Sofia Caesar is an artist and choreographer. Her works rearrange the power relations present in structures that act on the body, such as architecture, language, surveillance, or the camera. Her propositions, performances, installations, videos, and sculptures take us to the surreal, impossible, and complex layers of our relation to the language that surround us. Her oeuvre is developed in search of moments in which the body exceeds the forces that attempt to control it. Caesar's poetic and political strength lies in how she reveals that structures can be both controlling and generative, on the one hand tools of violence and power, and on the other the very means for the creation of new structures for the body. Caesar has participated in exhibitions and residencies in institutions such as A Tale of a Tub, Rotterdam (NL), Parco d'Arte Vivente, Turin (IT); La Maudite, Paris (FR); SFMOMA, San Francisco (USA); Casamata, Parque Lage, Capacete, Oi Futuro RJ, Galeria A Gentil Carioca, Rio de Janeiro (BR); CCBNB-BR, Fortaleza (BR); Tomie Othake, SĂŁo Paulo (BR), and others. She holds an MFA from the School of Missing Studies, Sandberg Instituut, in Amsterdam (NL).
       
    • Conversation
    • Research Center
    • Talk
    • Close Encounters
    • A conversation-on-exhibition Marcelo Rezende / Adrijana Gvozdenović
      13 October 2017
      posted by: Femke Snelting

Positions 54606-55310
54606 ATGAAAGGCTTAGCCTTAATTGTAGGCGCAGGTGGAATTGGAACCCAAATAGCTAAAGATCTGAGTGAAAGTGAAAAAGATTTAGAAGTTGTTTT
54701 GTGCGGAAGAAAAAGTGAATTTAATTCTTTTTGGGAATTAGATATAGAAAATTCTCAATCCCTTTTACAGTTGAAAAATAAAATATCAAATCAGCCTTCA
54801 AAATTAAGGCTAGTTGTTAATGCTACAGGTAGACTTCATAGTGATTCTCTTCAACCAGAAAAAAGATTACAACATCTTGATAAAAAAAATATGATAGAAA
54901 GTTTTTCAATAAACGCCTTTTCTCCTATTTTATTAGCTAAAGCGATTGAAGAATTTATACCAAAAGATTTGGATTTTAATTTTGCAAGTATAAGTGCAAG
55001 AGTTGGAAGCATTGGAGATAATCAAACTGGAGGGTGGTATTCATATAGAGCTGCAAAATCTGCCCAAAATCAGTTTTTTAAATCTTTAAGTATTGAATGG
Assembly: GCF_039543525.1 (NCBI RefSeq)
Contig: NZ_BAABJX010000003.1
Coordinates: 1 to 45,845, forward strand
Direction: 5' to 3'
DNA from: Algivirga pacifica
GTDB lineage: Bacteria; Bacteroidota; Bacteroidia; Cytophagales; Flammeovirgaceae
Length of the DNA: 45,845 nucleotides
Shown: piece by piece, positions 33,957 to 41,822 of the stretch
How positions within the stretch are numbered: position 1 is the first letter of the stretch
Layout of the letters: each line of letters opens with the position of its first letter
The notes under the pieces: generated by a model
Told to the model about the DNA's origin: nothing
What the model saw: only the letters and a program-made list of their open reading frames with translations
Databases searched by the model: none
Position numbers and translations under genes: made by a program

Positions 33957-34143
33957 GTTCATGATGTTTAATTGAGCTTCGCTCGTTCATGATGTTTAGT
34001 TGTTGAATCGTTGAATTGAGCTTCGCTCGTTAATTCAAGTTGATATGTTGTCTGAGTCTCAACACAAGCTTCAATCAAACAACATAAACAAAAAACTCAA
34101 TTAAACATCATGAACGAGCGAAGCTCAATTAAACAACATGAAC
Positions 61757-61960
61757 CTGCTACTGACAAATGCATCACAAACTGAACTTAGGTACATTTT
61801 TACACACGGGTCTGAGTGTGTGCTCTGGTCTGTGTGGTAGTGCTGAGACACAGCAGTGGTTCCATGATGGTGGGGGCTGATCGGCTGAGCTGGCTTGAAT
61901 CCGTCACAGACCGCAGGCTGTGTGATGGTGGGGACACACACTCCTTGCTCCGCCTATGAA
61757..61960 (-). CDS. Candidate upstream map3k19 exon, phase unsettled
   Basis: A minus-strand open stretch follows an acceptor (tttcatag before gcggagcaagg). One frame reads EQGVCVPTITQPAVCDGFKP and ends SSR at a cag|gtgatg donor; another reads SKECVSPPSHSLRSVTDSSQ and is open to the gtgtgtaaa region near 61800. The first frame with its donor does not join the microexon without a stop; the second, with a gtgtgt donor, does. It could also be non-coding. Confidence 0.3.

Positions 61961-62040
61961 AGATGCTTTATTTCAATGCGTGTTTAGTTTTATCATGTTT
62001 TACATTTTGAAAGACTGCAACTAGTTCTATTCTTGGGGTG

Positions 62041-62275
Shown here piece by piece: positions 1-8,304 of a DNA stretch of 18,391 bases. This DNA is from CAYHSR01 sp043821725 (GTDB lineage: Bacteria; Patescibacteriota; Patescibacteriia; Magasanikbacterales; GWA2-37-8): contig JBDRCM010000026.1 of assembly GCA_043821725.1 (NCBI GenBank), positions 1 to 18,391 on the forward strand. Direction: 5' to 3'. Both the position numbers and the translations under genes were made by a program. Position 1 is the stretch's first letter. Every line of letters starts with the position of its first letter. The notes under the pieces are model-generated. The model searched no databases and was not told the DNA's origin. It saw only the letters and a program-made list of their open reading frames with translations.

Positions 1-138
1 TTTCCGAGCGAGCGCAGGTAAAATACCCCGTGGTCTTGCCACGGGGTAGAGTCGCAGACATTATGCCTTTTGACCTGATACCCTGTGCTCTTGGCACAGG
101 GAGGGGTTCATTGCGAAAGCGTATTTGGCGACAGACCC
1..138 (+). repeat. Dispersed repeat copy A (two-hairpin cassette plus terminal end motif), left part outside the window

• Close Encounters series
    • Manchesterstraat 17 - 1080
    • 25 January 2018
    • A conversation-on-exhibition

       

       

      Close Encounters @ a.pass End-Communications

      This month, two Close Encounters take place during the a.pass End-Communication event, an event dedicated to a.pass researchers presenting their research at the end of the post-masters program.

       

       

      Thursday January 25th, 15:00-18:00 @ Manchesterstraat, 17 - 1080

       

      A CONVERSATION-ON-EXHIBITION WITH MARCELO REZENDE AND ADRIJANA GVOZDENOVIC

       

      In this episode of Close encounters your host is the artist Adrijana Gvozdenović, who has invited the exhibition-maker with great experience Marcelo Rezende for a late afternoon conversation about the practice of exhibition making. From the different positions they occupy, within the art system mainly powered through the conventions of exhibition making, they will share their stories and experiences, while inviting a live audience to interact generously. The talk is programmed to place an emphasis on the controversial and sensationalistic questions: How can you produce meaning and experience that matters? Why do we still believe in reality?

       

      Marcelo Rezende

      Marcelo Rezende (Brazil, 1968) is a researcher, critic and exhibition-maker. He was director of the Museum of Modern Art of Bahia (2012-2015), artistic director of the 3rd Bahia Biennial (2014) and was part of the curatorial group of the 28th São Paulo Biennial (2008), amongst other projects and occupations. He is the author of the novel “Arno Schmidt” (2005), associate curator of the Museu do Mato (Scrubland Museum) in Bahia, and he prepared for the Johann Jacobs Museum (Zurich) the exhibition “Utopischer Beigeschmack” (summer, 2017). He is currently the director of the Archiv der Avantgarden (ADA) in Dresden, Germany.